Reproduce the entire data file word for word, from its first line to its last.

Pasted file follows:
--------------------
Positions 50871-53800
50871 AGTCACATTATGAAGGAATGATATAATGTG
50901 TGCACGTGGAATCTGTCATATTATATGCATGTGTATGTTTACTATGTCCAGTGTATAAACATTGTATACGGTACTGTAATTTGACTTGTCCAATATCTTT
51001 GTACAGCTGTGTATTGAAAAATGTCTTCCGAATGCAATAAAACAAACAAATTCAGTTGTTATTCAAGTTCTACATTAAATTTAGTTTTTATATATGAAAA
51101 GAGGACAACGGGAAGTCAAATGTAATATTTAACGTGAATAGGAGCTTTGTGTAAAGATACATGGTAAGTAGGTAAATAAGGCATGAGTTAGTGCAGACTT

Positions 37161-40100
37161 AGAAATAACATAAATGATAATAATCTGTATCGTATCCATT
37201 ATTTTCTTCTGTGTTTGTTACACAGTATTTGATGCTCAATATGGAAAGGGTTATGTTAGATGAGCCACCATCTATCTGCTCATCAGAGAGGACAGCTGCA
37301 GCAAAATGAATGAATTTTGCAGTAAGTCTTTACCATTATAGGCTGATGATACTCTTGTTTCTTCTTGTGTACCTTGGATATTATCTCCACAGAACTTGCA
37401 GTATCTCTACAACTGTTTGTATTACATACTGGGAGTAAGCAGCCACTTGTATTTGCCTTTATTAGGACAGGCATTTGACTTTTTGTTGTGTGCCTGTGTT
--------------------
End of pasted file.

Positions 50871-53800
50871 AGTCACATTATGAAGGAATGATATAATGTG
50901 TGCACGTGGAATCTGTCATATTATATGCATGTGTATGTTTACTATGTCCAGTGTATAAACATTGTATACGGTACTGTAATTTGACTTGTCCAATATCTTT
51001 GTACAGCTGTGTATTGAAAAATGTCTTCCGAATGCAATAAAACAAACAAATTCAGTTGTTATTCAAGTTCTACATTAAATTTAGTTTTTATATATGAAAA
51101 GAGGACAACGGGAAGTCAAATGTAATATTTAACGTGAATAGGAGCTTTGTGTAAAGATACATGGTAAGTAGGTAAATAAGGCATGAGTTAGTGCAGACTT

Positions 37161-40100
37161 AGAAATAACATAAATGATAATAATCTGTATCGTATCCATT
37201 ATTTTCTTCTGTGTTTGTTACACAGTATTTGATGCTCAATATGGAAAGGGTTATGTTAGATGAGCCACCATCTATCTGCTCATCAGAGAGGACAGCTGCA
37301 GCAAAATGAATGAATTTTGCAGTAAGTCTTTACCATTATAGGCTGATGATACTCTTGTTTCTTCTTGTGTACCTTGGATATTATCTCCACAGAACTTGCA
37401 GTATCTCTACAACTGTTTGTATTACATACTGGGAGTAAGCAGCCACTTGTATTTGCCTTTATTAGGACAGGCATTTGACTTTTTGTTGTGTGCCTGTGTT